Remembering Sister Loretta Gegen, ASC

Loretta Gegen, ASC

On Monday, Feb. 20, Newman University students, faculty, and staff received an e-mail with the news that Loretta Gegen, ASC, had passed away at the age of 91.

Executive Assistant to the President Tracy McGarey encouraged those in the Newman community to, “Please ask God’s blessings on Sister Loretta, her family, and her Sisters, the Adorers of the Blood of Christ, during this sorrowful time.”

Through the course of her career, Gegen was actively engaged at Newman in many ways. She served as academic dean, taught in the Education Department, was key in starting the Pastoral Ministry program in Oklahoma City, Okla., and served three terms on the Board of Trustees (then named the Board of Directors). She spent 72 years of her life as a professed Adorer of the Blood of Christ.

Loretta

Loretta Gegen, ASC, smiles as she receives a tie-blanket from then-Newman student Alysia Heideman in December 2013.

Therese Wetta, ASC, described Gegen as being a superb strategic planner, spiritual author, and a visionary to those around her.

Director of Mission Effectiveness Charlotte Rohrbach, ASC, Ph.D. said, “Sister Loretta was multi-gifted, and she used many of these gifts for the larger community — no matter where she was missioned. She had a deep spirituality and used many means to share it with others with whom she ministered.

"As Superintendent of Catholic Education in the Diocese of Oklahoma City and Tulsa (prior to the Archdiocese of Oklahoma City) and the Diocese of Dodge City, Gegen always looked for ways to academically prepare educators to improve their performance as administrators and teachers," Rohrbach said. This included her efforts for Pastoral Ministry programs related to Newman University.

Rohrbach added, “She was goal-driven, an outstanding educator, and shared a deep love for our congregation. She will be missed.”

Obituary for Sister Loretta Gegen

Sister Loretta Gegen was born in Wichita, Kan., on Oct. 27, 1925, to Frederick and Rose (Freund) Gegen, the second child in their family of three girls and two boys. She was baptized Norma at St. Patrick Church. She knew God blessed her continually through her family.

Loretta entered the Wichita ASC congregation on Sept. 5, 1943. She professed her first vows July 1, 1945, and her permanent vows July 1, 1950. When she visited each of the 22 countries on six continents where ASC sisters lived, she felt at home with the sisters.

She graduated from St. John’s Academy in 1943. In 1954, she earned a bachelor’s degree in elementary education at Mount St. Scholastica College in Atchison, Kan. She taught upper elementary grade students in three Kansas towns from 1945 to 1954. She then returned to the academy, renamed Sacred Heart Academy, to teach English.

Loretta’s education and ministries continued to intertwine. She later earned a bachelor’s degree in English at Wichita State University; a master’s degree in psychology and counseling and a master’s of education in secondary education, both at Saint Louis University; a master’s degree in religious studies at Gonzaga University; and a doctorate in administration from Saint Louis University.

She was an instructor, principal, college academic dean, supervisor of diocesan schools, director of education, director of teacher education, director of leadership formation and strategic planning, and a member of the ASC Wichita provincial administration and the international ASC leadership administration. She helped plan and organize the International Center of Spirituality in Rome, and was part of the CIS teaching team for two years.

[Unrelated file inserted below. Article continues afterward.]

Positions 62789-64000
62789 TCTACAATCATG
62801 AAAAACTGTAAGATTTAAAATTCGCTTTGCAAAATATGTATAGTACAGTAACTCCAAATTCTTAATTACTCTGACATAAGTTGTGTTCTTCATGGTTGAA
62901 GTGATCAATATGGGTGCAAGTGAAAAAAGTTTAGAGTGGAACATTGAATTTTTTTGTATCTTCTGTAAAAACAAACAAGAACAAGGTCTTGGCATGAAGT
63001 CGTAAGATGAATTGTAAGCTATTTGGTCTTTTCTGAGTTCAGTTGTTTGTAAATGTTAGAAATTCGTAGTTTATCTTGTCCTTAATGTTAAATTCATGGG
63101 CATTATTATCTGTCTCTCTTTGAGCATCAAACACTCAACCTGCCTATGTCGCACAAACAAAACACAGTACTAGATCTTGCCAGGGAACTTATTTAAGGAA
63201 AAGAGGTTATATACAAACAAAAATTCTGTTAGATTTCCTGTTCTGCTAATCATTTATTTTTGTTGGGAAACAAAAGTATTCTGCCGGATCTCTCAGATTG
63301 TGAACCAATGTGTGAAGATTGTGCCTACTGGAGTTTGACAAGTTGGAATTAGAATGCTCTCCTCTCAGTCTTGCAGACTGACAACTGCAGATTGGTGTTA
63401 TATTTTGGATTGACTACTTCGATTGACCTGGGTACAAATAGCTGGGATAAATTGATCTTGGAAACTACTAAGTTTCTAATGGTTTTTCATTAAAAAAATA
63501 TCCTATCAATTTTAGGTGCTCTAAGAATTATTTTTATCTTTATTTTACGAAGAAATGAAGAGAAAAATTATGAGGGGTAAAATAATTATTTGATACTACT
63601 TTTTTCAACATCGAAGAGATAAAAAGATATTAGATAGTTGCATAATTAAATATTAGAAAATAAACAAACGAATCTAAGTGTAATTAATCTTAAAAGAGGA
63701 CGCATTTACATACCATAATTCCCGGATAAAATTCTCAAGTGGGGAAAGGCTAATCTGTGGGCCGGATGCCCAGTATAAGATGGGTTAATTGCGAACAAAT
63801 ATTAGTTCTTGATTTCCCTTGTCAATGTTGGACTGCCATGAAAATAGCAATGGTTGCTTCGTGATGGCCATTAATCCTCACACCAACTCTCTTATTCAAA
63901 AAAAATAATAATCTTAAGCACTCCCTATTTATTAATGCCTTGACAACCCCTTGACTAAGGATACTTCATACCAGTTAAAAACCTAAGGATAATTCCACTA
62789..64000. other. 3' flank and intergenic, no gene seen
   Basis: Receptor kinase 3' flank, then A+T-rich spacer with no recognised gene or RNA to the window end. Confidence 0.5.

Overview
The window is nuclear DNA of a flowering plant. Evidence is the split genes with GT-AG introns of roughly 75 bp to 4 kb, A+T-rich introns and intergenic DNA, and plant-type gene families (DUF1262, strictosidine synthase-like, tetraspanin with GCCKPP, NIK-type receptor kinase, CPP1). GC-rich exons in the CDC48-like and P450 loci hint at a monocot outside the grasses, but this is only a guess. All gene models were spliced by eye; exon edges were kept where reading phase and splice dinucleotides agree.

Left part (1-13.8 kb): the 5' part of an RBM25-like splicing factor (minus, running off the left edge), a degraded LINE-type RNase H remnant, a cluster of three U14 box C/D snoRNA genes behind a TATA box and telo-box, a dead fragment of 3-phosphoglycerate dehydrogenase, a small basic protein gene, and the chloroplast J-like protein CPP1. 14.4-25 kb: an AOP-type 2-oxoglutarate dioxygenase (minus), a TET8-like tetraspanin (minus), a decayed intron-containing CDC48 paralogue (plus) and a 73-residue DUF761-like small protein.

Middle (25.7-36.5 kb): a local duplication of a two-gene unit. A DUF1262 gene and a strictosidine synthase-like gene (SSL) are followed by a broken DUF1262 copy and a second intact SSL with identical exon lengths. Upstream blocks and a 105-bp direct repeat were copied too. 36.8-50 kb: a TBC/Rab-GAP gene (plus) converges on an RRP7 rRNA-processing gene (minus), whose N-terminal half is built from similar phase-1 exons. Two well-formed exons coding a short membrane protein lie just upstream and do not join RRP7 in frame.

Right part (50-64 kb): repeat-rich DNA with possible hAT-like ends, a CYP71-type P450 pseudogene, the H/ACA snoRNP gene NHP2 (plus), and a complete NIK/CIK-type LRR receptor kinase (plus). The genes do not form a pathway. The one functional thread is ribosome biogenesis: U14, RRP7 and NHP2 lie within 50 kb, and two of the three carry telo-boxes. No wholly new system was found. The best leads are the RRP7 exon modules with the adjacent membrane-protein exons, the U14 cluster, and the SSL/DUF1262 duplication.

Cultures and languages fascinated Loretta. She was fluent in Italian and could read German, French, Spanish and Portuguese. After spending a year in the villages along the Amazon River in South America observing living conditions and researching the 12-year impact of ASC missionaries, she wrote “Amazonia,” which won second place for Best Book of 1963.

She wrote or translated from Italian 12 books related to the ASC congregation. In her desire to promote needed diocesan programs and to facilitate parish participation and leadership, she wrote numerous guides, articles and handbooks. She gave retreats in seven dioceses, provided in-service workshops and seminars to leadership groups in many more dioceses, was a frequent keynote speaker at teacher and professional in-services, and served on several college and hospital boards of trustees. In 1990, she was named Educator of the Decade in the Oklahoma City Archdiocese.

After retiring to the ASC Wichita Center in 1998, she was a volunteer researcher, writer, and resource person. The world-view of cultures and Church she cultivated throughout her life continued to blend with her deep sense of gratitude. She enjoyed having time to oil paint, make beautiful greeting cards, and do needlework. She became a resident of Caritas Center in 2012, where she received loving care as her health declined. She was able to join the community liturgy on Feb. 9 for the anointing of the sick. She received Jesus in Holy Communion for the last time on Feb. 14.

Her parents, her brother, Fred, and her sister, Edith, preceded her in death. Her sister, Phyllis, her brother, Don, and their nieces, nephews and spouses, survive her, as do her ASC community members.

Sister Loretta’s body will be welcomed at 2 p.m., Thursday, Feb. 23 to the Wichita Center followed by a wake service at 7 p.m. The Mass of Resurrection will be celebrated at 10:30 a.m. on Friday, Feb. 24, with Father Tom Welk, CPPS, presiding.

 

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